Unsw Essay Format

The following resources can provide you with strategies to help you with your essay and assignment writing.

Essay writing: the basics

A general outline of the steps to writing essays at university.

Essay and assignment planning

Some helpful advice and strategies about getting started and constructive planning of your essay or assignment.

Answering assignment questions

This guide will help you to better answer and understand your essay questions. It also provides a list of common terms used in assignment questions and their definitions.

Editing checklist

This checklist outlines questions to ask yourself as you are writing your final draft or editing your assignment.

Writing a critical review

Need to write a critical review? Not sure what it is? See our guide for tips on writing a critical review.

Writing an annotated bibliography

This is an assignment that allows you to get acquainted with the material available on a particular topic. This guide to writing an annotated bibliography offers some general advice on getting started.

Reflective writing

Many uni assignments feature reflective components. Although they can vary considerably in terms of their style and scope, here are some common elements and tips to get you started with reflective writing.

Write a first draft

Your first draft will help you work out:

  • the structure and framework of your essay
  • how you will answer the question
  • which evidence and examples you will use
  • how your argument will be logically structured.

Your first draft will not be your final essay; think of it as raw material you will refine through editing and redrafting. Once you have a draft, you can work on writing well.

Structure

Structure your essay in the most effective way to communicate your ideas and answer the question.

All essays should include the following structure

Essay paragraphs

A paragraph is a related group of sentences that develops one main idea. Each paragraph in the body of the essay should contain:

  • A topic sentence that states the main or controlling idea
  • Supporting sentences to explain and develop the point you’re making
  • Evidence. Most of the time, your point should be supported by some form of evidence from your reading, or by an example drawn from the subject area.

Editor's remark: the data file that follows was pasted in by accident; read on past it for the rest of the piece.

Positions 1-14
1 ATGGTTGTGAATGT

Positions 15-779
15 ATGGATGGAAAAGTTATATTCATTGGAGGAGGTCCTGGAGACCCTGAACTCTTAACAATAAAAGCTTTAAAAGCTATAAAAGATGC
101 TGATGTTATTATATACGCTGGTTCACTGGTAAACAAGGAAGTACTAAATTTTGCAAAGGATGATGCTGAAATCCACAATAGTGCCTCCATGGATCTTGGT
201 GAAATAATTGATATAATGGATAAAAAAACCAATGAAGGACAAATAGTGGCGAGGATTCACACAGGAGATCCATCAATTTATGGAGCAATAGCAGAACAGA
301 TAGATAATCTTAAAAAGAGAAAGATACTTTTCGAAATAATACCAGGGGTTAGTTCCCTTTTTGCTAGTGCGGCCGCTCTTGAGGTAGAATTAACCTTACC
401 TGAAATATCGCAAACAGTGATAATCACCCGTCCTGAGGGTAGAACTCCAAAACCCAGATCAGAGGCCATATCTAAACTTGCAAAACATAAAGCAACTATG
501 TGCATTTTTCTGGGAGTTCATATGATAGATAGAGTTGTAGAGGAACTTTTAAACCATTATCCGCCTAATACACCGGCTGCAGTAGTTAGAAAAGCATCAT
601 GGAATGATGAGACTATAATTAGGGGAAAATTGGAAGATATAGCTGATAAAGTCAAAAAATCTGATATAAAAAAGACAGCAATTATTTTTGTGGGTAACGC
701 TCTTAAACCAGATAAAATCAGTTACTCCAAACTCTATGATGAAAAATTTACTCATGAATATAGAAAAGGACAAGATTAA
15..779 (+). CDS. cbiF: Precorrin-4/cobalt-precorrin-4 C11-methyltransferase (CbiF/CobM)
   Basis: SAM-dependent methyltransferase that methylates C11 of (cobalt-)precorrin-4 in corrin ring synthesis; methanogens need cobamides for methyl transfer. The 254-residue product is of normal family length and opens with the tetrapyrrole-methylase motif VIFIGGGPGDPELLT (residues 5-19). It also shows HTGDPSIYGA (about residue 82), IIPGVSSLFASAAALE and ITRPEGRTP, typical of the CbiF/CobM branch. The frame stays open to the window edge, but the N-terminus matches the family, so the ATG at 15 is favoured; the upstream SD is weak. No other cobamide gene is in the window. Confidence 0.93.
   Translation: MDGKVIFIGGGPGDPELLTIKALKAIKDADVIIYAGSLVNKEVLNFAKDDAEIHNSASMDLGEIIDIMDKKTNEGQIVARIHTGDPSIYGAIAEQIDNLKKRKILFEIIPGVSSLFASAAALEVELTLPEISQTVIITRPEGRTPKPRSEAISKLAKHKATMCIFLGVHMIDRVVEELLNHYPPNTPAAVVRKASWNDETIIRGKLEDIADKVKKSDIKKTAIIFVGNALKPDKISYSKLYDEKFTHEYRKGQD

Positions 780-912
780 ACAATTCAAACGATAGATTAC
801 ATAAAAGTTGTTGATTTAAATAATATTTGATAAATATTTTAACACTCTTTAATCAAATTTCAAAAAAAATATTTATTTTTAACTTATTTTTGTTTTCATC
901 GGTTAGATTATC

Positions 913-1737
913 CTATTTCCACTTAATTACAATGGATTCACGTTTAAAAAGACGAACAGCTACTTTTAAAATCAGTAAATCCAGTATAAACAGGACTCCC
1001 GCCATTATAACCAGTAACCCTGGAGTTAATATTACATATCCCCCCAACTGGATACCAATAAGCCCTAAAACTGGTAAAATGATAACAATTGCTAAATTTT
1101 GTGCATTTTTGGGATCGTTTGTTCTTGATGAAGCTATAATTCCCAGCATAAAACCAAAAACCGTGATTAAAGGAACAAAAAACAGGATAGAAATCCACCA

• Analysis. Don’t just leave the evidence hanging there - analyse and interpret it! Comment on the implication/significance/impact and finish off the paragraph with a critical conclusion you have drawn from the evidence.
  • a concluding sentence that restates your point, analyses the evidence or acts as a transition to the next paragraph.

See The Learning Centre guide Paraphrasing, summarising and quoting

Tips for effective writing

  • Start writing early - the earlier the better. Starting cuts down on anxiety, beats procrastination, and gives you time to develop your ideas.
  • Keep the essay question in mind. Don’t lose track of the question or task. Keep a copy in front of you as you draft and edit and work out your argument.
  • Don’t try to write an essay from beginning to end (especially not in a single sitting). Begin with what you are ready to write - a plan, a few sentences or bullet points. Start with the body and work paragraph by paragraph.
  • Write the introduction and conclusion after the body. Once you know what your essay is about, then write the introduction and conclusion.
  • Use 'signpost' words in your writing. Transition signals can help the reader follow the order and flow of your ideas.
  • Integrate your evidence carefully. Introduce quotations and paraphrases with introductory phrases.
  • Revise your first draft extensively. Make sure the entire essay flows and that the paragraphs are in a logical order.
  • Put the essay aside for a few days. This allows you to consider your essay and edit it with a fresh eye.

 See The Learning Centre guides to Introducing quotations and paraphrasesandTransition signals


See next:Referencing your essay

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